Ransomware attacks on the perimeter

July 8, 2020 | Mike Cotton

This blog was written by a guest blogger.

As companies shift more focus to combatting the recent epidemic in ransomware attacks, they are faced with choices on how to best deploy defenses to counter new attacker tactics and stay ahead of the threat.  While much of these efforts focus on system backup and recovery processes, anything that can be done to stop and attacker from gaining an initial foothold on the network (often referred to as an original-entry-point in data breach terminology), substantially reduces the chance of the incident occurring.

While ransomware attackers have traditionally relied on spear phishing emails with malicious attachments and other client-side attacks to gain a network foothold, more advanced ransomware campaigns such as SamSam have continued to adopt a wider variety of skilled attacker tactics including directly probing and exploiting external perimeter services.

The FBI recently highlighted this trend in a public service announcement last month entitled “High-Impact Ransomware Attacks Threaten U.S. Businesses and Organizations” which highlighted perimeter attacks against remote desktop protocol (RDP) as one of the primary methods of infection.

As someone who works in the vulnerability scanning, penetration testing sphere, I can say that attacker tactics on the perimeter have dramatically improved since the earlier part of the decade with the combination of improved RDP brute forcing libraries in wide distribution, better open source intelligence gathering methods, and leaked credential databases available to help arm these tools.

A recent Shodan query shows over 3.5 million exposed RDP services as of the writing of this blog post and this number has actually trended upwards over the years so this is not a problem going away anytime soon.  The fact that the sorts of small to midsize organizations that tend to have issues with allowing direct perimeter access for remote desktop, also correlate strongly with the typical targets of ransomware campaign make the issue even more pressing.

Some observations on what organizations can do:

1) While various methods of securing or enhancing the protections around RDP services exist, it's really best to ensure it's only directly accessible behind a VPN with strong security protections.  Sometimes companies fall into the methodology of thinking if remote-desktop is patched against vectors like BlueKeep or has things like Network Level Authentication enabled, it's an effective control but the most common wave of attacks are simply targeting weak or stolen credentials sets which these controls do little to mitigate.  Focus on removing the RDP attack surface entirely from the perimeter.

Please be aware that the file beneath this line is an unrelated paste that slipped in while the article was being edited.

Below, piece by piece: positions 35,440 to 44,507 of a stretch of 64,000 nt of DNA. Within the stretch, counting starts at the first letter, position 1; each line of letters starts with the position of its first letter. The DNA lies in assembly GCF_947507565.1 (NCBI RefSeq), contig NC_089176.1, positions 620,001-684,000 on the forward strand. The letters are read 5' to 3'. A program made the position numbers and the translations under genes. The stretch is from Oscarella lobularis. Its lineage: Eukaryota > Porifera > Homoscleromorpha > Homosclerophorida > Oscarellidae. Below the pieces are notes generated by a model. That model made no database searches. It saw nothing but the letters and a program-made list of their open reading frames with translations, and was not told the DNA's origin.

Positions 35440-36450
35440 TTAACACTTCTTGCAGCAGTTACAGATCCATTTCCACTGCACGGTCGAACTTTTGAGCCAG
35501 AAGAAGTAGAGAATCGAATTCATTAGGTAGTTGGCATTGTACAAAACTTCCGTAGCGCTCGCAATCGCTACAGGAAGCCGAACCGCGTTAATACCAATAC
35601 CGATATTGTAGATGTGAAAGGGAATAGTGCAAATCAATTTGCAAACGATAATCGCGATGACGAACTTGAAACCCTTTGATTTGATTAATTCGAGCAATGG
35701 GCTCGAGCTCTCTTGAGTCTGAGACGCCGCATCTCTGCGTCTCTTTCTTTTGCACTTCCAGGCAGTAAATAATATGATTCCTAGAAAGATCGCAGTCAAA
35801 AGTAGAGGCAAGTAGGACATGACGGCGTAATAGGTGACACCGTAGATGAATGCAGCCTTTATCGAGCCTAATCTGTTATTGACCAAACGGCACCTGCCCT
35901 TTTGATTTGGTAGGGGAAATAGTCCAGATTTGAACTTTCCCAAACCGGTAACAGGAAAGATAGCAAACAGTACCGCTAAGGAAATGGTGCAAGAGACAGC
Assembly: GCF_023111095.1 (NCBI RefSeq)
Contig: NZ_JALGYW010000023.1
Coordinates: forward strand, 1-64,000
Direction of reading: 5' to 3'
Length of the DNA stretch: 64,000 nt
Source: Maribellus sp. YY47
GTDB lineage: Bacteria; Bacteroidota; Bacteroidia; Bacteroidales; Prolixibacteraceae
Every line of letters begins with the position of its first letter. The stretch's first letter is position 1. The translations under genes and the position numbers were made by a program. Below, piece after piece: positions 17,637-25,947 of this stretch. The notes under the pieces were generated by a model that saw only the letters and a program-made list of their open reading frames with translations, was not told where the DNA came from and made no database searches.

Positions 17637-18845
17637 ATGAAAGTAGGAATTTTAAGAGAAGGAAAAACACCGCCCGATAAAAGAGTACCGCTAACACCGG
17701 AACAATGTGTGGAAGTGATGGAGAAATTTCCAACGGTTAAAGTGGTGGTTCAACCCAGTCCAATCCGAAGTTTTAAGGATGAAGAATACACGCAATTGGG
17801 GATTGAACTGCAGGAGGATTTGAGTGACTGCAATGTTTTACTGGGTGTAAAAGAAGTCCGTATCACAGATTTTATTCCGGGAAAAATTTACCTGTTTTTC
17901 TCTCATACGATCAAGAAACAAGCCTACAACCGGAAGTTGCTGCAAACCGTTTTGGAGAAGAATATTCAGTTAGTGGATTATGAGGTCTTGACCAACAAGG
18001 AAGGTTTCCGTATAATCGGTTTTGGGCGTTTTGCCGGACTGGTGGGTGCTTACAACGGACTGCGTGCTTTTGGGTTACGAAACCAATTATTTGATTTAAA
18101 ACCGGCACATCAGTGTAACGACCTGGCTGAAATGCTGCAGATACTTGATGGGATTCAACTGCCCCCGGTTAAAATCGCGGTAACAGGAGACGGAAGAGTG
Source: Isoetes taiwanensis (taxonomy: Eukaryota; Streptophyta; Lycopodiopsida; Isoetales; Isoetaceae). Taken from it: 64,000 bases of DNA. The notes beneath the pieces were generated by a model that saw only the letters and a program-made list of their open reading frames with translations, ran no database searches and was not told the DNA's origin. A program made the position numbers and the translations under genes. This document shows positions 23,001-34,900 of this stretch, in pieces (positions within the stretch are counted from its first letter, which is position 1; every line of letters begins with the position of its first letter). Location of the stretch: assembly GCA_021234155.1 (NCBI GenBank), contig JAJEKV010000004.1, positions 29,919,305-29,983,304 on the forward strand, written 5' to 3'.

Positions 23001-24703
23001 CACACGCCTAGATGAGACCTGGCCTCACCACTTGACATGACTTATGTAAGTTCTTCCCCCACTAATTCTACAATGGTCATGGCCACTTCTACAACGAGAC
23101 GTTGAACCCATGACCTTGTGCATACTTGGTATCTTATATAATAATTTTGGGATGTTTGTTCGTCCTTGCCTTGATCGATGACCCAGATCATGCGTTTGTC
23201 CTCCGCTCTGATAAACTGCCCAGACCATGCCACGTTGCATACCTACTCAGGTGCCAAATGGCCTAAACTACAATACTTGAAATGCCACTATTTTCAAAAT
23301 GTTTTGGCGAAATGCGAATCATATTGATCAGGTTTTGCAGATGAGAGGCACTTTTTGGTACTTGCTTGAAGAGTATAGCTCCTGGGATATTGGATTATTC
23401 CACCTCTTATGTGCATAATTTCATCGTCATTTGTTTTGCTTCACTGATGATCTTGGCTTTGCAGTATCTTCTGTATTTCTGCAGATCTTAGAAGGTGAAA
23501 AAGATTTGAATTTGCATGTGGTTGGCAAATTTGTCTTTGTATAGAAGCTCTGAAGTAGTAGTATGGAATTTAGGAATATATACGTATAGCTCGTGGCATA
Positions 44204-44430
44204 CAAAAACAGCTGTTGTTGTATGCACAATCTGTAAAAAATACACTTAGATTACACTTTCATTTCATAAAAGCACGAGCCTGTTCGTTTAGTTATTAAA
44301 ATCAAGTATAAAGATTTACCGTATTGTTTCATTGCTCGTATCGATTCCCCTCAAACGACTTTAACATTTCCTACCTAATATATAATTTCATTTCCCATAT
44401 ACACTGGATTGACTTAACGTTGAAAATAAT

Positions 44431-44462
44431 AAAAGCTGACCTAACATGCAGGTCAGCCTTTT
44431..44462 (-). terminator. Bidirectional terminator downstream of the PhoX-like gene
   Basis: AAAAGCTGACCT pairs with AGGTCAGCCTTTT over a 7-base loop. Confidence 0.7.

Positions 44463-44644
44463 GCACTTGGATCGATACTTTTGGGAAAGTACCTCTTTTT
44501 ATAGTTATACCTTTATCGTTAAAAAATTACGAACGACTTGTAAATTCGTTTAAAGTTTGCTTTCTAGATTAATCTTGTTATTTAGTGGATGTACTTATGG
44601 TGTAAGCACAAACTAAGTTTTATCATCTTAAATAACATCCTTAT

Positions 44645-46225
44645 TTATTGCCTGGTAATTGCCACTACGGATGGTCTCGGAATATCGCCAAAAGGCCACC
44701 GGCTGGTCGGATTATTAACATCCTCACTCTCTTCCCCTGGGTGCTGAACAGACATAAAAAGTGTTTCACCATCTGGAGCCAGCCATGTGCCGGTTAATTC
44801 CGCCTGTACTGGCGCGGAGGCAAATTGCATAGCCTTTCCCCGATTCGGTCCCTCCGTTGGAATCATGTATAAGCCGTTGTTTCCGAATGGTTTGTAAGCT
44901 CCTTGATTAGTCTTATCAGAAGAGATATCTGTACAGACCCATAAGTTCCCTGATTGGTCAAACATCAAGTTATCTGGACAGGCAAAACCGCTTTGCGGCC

2) Don't fall into the trap of assuming that RDP is the only attack surface that matters (even thought it gets most of the hype).  We've already seen heavy usage of JBoss based exploits by ransomware attackers and that will surely expand as low-hanging fruit from the existing ransomware attack vectors become mined-out.  Security tools such as massscan can be retrofitted by attackers with new probes and payloads to rapidly scan for and target millions of potentially vulnerable systems.

Any vulnerability which allows for code execution on externally facing network services, particularly on Windows systems, will be a primary candidate for this sort of attack vector.

3) Ensure you have a mechanism to ensure proper assessment and monitoring of new cloud-assets or it services as they come online.  Many times companies who otherwise have well secured architectures will use RDP as an ad-hoc solution for a cloud server hosted in a different environment and never bring it in scope for assessment or monitoring.  As companies continue to move away from contiguous network blocks and native IP address space these breakdowns are occurring with greater frequency.

Remember, when locking down networks against broad-focus ransomware style attacks, you don't have to be perfect, but simply present a tough enough target that attackers are forced to move on to others. As a friend of mine frequently reminds me in similar scenarios: "You don't have to outrun the bear, you just have to outrun the other campers".

Mike Cotton

About the Author: Mike Cotton

Mike Cotton is a software architect and security researcher who currently serves as the SVP of Engineering at Digital Defense Inc. He has over 15 years experience in the cybersecurity industry, helping companies of all sizes lock down their networks against data breaches and ransomware attacks. He has been interviewed many times by major outlets such as ThreatPost, ZDNet, DarkReading and others on new and emerging threat and vulnerability vectors and their usage in the wild by attackers.

Read more posts from Mike Cotton ›

‹ BACK TO ALL BLOGS

Watch a demo ›
Get price Free trial